Corn crop good, but not record

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More rain could change that expectation

By Lisa King

Farmers in Shelby County, like the rest of the state, aren’t as optimistic about a record corn crop as they were earlier in the summer. However, most do predict a very good year and are still holding out hope that the weather could boost it closer to last year’s record numbers.

“I would say that some spots in the county might be as good as last year, but others may only get seventy to eighty bushels [per acre],” farmer Kevin Smith said. “I don’t think it will equal the corn crop we had last year.”

Last year, Shelby County had a record yield with an average 190 bushels per acres, surpassing the 170 bushels per acre for the entire state.

“According to the release that just came out, it will not be record production in Kentucky,” said Barry Adams, deputy regional director for the USDA Kentucky Field Office.

That opinion has changed from June when Dave Knopf, regional director for the USDA’s Kentucky Field Office, who heads up the state’s National Agricultural Statistics Service, said the corn crop was looking as good as last year’s.

Corrine Belton, agriculture extension agent for Shelby County, said that though the dry weather in July didn’t damage the corn crop very much, it did slow it down.

“I don’t think a lot of people have gotten to the critical stage, especially, before the last couple of days,” she said.

State Sen. Paul Hornback (R-Shelbyville), chair of the Kentucky Agriculture Committee and a farmer, agreed that the recent rainy spell made a big difference for most crops.

“For the most part, the dry weather hasn’t hurt us that bad; it might have knocked the yield on corn and beans a little bit, but the rain was very timely, and I don’t think crops were hurt that bad,” he said. “There’s no doubt it’s going to be an above average crop, and we still need more rain in August and September for the soybeans, because they’re far from being at their full potential yet. But overall, it’s been a very good crop year, especially when you look at other parts of the state. Tobacco’s good, too; I would consider tobacco above average overall.”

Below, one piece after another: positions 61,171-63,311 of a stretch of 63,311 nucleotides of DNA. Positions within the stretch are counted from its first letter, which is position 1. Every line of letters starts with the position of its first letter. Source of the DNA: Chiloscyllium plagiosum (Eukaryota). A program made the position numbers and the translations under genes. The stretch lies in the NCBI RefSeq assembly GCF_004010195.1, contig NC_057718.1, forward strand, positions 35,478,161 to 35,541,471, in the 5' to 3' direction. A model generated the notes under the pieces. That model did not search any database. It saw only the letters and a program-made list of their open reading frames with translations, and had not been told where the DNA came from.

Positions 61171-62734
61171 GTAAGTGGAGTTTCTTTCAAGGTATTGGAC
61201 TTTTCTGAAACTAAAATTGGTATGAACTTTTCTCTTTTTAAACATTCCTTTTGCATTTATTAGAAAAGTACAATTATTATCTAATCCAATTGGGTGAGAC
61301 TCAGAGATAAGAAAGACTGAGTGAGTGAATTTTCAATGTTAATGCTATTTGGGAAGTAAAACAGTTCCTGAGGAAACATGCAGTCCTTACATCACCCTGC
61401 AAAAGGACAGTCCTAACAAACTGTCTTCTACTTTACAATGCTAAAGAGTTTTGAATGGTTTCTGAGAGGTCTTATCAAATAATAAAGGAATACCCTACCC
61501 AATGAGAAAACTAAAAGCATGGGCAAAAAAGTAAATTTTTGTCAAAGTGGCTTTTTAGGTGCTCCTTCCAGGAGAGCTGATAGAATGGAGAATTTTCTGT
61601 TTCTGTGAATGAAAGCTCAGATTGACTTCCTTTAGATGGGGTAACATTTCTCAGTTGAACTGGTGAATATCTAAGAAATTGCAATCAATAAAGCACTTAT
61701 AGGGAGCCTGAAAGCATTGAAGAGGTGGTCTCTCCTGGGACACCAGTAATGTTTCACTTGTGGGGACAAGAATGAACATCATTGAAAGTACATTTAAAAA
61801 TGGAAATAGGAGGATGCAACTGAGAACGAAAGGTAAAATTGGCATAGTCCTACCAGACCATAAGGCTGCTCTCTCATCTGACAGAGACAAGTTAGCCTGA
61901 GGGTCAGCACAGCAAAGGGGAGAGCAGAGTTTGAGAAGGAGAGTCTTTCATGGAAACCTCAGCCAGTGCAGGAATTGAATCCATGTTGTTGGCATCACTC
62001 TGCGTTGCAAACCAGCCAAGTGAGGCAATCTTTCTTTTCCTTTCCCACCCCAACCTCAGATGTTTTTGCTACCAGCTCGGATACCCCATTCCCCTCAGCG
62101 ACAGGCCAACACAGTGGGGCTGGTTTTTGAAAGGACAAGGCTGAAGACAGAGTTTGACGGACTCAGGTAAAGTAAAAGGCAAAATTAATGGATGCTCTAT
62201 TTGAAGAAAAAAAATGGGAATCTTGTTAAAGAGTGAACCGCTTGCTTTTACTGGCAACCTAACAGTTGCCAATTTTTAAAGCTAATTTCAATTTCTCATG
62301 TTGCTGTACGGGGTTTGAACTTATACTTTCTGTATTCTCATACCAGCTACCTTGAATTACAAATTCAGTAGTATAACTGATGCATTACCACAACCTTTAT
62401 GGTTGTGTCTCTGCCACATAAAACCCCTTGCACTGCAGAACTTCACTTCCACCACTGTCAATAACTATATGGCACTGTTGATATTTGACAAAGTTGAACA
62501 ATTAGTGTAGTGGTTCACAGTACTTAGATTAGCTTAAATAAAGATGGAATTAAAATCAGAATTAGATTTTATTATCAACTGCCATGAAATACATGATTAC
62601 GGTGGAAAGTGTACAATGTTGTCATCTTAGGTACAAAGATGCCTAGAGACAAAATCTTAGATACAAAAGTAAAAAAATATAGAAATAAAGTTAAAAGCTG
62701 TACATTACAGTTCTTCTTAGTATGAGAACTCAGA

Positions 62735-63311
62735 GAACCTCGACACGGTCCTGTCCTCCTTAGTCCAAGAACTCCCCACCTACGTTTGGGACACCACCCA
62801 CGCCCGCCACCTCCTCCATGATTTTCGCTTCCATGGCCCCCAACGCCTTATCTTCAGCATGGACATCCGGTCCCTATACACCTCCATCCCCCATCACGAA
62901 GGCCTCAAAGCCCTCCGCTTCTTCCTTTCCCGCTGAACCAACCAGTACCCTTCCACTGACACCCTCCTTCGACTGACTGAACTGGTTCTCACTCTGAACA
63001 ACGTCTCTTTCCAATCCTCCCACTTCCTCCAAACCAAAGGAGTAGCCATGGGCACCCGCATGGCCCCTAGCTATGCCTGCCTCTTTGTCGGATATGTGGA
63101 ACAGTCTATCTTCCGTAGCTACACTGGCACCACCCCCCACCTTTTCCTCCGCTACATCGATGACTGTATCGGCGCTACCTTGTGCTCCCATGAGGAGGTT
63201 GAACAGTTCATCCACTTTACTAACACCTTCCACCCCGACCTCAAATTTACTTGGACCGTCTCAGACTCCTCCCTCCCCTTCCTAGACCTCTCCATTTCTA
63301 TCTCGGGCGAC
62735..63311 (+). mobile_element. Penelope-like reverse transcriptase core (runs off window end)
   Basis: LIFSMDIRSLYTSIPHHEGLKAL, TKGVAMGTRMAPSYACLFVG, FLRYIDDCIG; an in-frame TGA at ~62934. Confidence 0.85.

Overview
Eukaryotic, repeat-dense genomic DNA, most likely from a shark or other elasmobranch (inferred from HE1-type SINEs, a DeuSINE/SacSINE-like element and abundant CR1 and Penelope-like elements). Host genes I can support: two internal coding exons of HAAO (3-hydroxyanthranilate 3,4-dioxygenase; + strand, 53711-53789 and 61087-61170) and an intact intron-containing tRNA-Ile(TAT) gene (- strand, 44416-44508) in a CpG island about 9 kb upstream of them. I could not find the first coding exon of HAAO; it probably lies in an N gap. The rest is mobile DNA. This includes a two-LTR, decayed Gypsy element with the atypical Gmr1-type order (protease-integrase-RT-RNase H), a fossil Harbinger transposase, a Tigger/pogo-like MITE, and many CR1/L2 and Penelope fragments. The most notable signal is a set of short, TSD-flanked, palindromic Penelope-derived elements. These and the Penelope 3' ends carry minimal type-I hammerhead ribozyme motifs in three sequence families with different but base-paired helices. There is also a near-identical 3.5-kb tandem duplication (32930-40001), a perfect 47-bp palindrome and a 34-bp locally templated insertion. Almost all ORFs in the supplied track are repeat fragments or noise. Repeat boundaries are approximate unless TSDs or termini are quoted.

More rain needed

Smith, who is a regular winner in state corn yield contests held each year by the University of Kentucky – he won the regional competition in 2013 with 277 bushels per acre – said that just a little more rain could take the corn crop to the next level.

“It is good corn now, but another inch of rain within the next two weeks will make the difference between a good crop and an excellent crop,” he said.

He explained how the corn crop got to the stage it’s in now.

“Right now, we have had timely rains,” he said. “We had cool, wet weather, then it was a little dry in June, but the corn rebounded. Overall, it’s very good, though I’ve noticed that some of it is a bit shorter than last year.”

The interesting thing, he said, is that crops are not uniform in development countywide because of differences in rainfall.

“The rain was scattered, real sporadic; some areas got more than others,” he said.

Belton echoed that opinion.